Anglers were asked to report on their 2015 fishing activities, and provided information on angler characteristics, fishing locations, fishing effort and harvest, expenditures, and preferences. Terms used throughout this document are defined in Section 3.0.
2.0 Sampling methodology
A total of 1,265,104 anglers held valid fishing licences in 2015. Anglers were selected using stratified random sampling with stratification based on licence category and region of licence sales. Ontario resident anglers (18-65 years old) were stratified by licence type and postal code and then randomly selected from electronic licensing records held in the Ministry of Natural Resources and Forestry’s Licensing Database (LAS) (Table 1 and 2). Similarly, Canadian and U.S. non-resident anglers were randomly selected from electronic licensing records but were stratified by licence type only.
Ontario senior residents (65+ years) are deemed to be the holder of a recreational fishing licence in Ontario. They were surveyed by contacting a random selection of anglers born between 1945 and 1950 with an outdoors card, with a fishing license issue date of 2010 or later, stratified by license type and postal code, from LAS. Some anglers over 65 years also purchased a license and if selected to be surveyed as an Ontario resident angler, they were pooled with this group.
Surveys were sent to 42,611 anglers. The sample consisted of 25,561 Ontario resident anglers (18-64 years of age) and 2,784 Ontario resident senior anglers (65+ years) (Table 2), 2,271 Canadian resident anglers, and 11,995 U.S. non-resident anglers (Table 3).
Table 1 – Numbers of individuals with fishing licenses in Ontario by residency and license type in 2015
Three year sport licences include those purchased in 2013, 2014 and 2015, some anglers hold multiple licences.
|Canadian (outside Ontario)||3–year sport||3,521|
|Canadian (outside Ontario)||3–year conservation||2,208|
|Canadian (outside Ontario)||1–year sport||13,171|
|Canadian (outside Ontario)||1–year conservation||16,058|
|Canadian (outside Ontario)||1–day sport||19,621|
|U.S. non-resident||3–year sport||2,894|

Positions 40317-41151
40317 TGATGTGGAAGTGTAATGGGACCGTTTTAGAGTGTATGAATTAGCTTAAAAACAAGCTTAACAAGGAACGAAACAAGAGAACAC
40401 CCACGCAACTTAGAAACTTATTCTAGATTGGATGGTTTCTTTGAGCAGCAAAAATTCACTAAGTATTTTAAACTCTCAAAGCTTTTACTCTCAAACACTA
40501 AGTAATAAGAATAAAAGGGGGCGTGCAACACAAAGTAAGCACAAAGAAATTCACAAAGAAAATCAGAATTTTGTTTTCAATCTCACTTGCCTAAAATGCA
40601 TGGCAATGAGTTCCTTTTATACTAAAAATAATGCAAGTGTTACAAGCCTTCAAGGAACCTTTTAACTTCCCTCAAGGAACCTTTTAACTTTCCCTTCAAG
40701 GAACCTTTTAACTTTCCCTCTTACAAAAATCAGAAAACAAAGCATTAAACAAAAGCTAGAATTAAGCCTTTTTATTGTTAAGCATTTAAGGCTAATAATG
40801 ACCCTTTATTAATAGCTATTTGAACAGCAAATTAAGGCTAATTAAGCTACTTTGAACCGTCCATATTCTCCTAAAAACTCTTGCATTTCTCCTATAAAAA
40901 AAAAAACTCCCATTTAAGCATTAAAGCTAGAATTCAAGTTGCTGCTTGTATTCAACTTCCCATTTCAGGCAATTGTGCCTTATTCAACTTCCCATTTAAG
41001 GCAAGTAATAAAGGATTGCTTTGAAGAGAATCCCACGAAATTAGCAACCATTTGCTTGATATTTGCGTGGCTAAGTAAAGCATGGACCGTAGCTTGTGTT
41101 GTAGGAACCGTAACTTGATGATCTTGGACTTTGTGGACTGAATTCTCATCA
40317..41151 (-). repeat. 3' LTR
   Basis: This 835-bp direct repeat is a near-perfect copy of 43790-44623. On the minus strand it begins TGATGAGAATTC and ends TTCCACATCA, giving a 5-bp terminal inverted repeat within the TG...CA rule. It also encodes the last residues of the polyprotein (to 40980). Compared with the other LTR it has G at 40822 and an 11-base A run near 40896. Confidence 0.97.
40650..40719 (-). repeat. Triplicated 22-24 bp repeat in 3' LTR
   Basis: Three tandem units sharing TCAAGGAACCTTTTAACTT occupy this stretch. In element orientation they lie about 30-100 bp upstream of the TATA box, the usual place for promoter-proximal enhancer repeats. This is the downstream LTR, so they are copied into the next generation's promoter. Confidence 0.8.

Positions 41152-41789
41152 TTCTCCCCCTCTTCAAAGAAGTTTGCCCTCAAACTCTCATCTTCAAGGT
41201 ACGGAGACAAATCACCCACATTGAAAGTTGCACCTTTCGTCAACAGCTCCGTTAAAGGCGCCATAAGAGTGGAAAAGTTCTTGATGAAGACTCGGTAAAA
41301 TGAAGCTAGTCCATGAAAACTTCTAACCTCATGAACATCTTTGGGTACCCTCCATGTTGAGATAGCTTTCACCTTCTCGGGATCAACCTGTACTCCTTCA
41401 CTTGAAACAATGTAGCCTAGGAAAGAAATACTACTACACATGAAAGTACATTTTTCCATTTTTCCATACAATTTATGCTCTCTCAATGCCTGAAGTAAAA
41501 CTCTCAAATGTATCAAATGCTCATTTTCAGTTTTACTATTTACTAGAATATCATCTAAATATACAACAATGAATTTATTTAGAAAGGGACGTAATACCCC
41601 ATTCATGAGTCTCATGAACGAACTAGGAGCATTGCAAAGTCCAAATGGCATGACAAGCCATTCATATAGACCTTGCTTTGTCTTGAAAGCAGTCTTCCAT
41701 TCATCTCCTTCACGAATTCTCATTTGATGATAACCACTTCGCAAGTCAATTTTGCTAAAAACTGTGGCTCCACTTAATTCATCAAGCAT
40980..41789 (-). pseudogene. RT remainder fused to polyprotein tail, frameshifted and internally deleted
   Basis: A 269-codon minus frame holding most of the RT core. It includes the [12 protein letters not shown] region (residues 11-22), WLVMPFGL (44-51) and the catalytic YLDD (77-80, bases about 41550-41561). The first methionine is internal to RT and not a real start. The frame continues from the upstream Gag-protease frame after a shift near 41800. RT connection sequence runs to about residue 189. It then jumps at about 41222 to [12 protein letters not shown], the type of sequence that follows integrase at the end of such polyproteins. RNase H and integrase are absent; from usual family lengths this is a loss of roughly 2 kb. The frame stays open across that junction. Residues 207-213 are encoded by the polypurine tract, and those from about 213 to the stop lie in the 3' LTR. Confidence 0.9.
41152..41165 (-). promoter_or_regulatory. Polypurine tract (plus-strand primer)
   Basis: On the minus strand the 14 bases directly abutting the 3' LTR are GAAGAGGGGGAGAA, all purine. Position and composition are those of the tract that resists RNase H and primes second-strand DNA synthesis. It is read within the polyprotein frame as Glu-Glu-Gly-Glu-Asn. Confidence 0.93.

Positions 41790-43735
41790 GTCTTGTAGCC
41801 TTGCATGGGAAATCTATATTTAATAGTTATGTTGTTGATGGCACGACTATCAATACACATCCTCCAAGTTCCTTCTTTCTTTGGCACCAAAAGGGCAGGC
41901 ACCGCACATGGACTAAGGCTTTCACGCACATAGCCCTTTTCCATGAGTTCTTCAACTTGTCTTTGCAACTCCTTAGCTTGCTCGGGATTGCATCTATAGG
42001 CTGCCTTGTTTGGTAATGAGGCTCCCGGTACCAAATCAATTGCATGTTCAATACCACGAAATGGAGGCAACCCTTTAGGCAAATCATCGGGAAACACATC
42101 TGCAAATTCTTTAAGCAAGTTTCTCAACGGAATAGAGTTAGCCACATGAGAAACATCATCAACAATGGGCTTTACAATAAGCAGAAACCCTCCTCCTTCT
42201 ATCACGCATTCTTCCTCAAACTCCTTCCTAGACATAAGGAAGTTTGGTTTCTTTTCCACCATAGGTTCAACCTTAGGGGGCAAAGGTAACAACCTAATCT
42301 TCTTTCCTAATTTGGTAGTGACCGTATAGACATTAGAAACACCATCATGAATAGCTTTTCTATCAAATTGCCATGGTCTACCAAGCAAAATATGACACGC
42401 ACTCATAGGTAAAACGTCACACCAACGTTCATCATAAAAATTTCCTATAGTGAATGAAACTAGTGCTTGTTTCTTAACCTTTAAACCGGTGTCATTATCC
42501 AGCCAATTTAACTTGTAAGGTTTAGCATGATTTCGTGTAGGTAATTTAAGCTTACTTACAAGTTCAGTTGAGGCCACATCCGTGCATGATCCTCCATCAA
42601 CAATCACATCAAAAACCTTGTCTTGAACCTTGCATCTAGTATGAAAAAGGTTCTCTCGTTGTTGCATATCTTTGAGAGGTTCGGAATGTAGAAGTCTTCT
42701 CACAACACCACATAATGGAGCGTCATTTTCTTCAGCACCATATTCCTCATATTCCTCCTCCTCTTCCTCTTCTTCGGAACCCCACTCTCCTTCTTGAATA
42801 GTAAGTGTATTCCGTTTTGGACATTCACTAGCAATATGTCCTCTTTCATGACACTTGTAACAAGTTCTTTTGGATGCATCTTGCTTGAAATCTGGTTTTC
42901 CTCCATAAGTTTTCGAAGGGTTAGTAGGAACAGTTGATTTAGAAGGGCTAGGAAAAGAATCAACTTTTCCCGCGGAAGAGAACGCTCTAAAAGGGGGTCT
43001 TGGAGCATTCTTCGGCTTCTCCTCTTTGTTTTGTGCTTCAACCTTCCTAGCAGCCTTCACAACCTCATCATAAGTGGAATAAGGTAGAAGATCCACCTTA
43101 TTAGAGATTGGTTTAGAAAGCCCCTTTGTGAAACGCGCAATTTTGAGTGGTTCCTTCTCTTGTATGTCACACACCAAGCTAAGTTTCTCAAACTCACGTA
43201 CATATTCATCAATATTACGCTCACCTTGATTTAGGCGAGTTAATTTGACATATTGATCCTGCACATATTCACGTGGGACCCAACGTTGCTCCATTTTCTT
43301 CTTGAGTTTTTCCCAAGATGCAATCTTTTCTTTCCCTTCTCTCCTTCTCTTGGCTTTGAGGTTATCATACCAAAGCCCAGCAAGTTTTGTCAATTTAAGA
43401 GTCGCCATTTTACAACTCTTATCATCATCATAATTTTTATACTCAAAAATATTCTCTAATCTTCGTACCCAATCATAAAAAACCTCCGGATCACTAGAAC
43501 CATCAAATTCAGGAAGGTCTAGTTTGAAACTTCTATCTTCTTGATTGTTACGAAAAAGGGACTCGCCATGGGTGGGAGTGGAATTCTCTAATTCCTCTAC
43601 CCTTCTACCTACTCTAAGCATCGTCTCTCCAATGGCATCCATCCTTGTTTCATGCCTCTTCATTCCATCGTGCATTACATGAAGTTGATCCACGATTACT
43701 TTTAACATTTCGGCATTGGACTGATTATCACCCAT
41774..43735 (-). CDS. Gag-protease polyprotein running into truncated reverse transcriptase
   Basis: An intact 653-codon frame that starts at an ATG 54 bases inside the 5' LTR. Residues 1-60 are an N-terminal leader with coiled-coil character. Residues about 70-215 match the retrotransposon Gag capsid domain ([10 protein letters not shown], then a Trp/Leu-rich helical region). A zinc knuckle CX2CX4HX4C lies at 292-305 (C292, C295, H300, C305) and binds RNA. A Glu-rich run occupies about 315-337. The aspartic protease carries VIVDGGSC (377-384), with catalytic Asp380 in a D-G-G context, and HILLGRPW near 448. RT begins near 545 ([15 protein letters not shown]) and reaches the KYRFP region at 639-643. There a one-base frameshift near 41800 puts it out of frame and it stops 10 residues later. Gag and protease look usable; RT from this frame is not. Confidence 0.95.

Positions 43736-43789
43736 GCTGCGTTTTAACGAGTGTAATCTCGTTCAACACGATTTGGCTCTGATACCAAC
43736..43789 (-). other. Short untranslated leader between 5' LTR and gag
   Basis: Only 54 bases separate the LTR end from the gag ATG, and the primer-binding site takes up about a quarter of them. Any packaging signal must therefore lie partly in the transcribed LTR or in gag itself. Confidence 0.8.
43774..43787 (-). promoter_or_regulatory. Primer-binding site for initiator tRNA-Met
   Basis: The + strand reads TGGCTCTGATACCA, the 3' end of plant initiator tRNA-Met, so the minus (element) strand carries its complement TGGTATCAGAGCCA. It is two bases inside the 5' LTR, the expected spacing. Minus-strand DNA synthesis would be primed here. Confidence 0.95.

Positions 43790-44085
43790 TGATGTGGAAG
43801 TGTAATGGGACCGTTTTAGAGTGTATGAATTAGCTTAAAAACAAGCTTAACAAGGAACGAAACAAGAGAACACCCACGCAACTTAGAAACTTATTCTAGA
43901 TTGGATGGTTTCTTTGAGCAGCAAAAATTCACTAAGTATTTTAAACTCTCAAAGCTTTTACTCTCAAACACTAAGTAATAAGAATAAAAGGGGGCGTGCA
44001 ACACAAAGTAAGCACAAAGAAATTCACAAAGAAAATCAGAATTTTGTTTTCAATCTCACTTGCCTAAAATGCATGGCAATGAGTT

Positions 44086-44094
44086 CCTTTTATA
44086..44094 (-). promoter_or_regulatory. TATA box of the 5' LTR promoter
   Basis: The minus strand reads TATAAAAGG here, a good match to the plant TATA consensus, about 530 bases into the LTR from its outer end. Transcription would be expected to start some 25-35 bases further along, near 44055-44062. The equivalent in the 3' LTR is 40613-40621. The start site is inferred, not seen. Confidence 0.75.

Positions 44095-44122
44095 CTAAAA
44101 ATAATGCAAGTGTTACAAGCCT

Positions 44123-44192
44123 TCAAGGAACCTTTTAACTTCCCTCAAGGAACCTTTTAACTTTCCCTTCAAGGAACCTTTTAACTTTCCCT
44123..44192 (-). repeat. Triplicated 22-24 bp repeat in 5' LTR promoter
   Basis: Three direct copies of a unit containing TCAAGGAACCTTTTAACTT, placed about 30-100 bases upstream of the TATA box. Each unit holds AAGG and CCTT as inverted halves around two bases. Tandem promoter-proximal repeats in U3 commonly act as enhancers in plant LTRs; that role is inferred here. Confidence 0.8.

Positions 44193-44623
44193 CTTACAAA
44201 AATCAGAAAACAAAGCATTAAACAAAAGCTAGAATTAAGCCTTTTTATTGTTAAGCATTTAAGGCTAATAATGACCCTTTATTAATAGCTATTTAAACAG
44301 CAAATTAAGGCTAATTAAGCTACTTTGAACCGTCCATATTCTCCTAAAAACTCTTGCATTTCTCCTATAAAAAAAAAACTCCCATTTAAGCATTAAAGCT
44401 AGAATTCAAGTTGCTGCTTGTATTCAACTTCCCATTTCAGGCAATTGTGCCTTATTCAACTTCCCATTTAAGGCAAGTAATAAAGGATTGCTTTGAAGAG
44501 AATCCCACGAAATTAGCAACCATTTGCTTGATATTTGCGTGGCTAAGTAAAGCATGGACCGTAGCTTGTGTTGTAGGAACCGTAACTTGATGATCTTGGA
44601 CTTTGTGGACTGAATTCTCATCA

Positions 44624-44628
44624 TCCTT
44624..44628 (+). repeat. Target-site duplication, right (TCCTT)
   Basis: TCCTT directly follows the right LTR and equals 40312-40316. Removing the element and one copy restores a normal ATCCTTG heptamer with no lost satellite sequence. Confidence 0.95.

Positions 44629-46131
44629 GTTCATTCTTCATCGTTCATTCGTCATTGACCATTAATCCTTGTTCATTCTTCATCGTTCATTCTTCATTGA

|U.S. non-resident||3–year conservation||2,433|
|U.S. non-resident||1–year sport||40,003|
|U.S. non-resident||1–year conservation||28,680|
|U.S. non-resident||1–day sport||23,077|
|U.S. non-resident||8–day conservation||116,922|
|U.S. non-resident||8–day sport||107,256|
Table 2 – Ontario resident and resident senior sample sizes by postal code region and licence type
|Postal code||3-year sport||3-year conservation||1-year sport||1-year conservation||1-day||Seniors 65+||Total sample size|
Table 3 – Canadian and U.S. non-resident angler sample sizes by licence type
|Licence type||Canadian residents (outside Ontario)||U.S. non-residents|
|8-day sport||Not applicable||4,599|
|8-day conservation||Not applicable||949|
2.1 Response rate and weighting
Of the 42,611 contacts, 9,182 were returned and contained usable information, giving an overall response rate of 21.5%. When looking at the response rate by angler category, Ontario resident seniors (65+ years) had the highest response rate (33.8%), followed by U.S. non-resident anglers (29.6%), Ontario residents (16.9%), and Canadian residents (16.0%). Response rates may have been lower in 2015 than 2010 because the survey was sent out 1 month later than in previous years, the survey was longer and more complex, incentives were not offered, and the online version was not user friendly.
To ensure that the entire angler population was represented in the analysis, the data for each responding angler was weighted. Each angler who responded to the survey has two weightings; one being the respondent weight, and the other being the household weight. The respondent weight is used to calculate the fishing activity and opinion questions, while the household weight is used for expenditure calculations according to Hogg (2010).
2.2 Statistical reliability of the survey estimates
The quality of data used in this report is affected by sampling and non-sampling errors. To measure sampling errors, information is presented in terms of the Relative Standard Error (RSE). Since the exact estimates of variation cannot be calculated, the RSE is used as a proxy for assessing the variance in the data. The RSE for major variables is shown below (Table 4), and the RSE values for some of the other data are presented with the data estimates throughout the report. The majority of data at a provincial scale has an RSE within acceptable limits for all angler groups, except Canadian residents.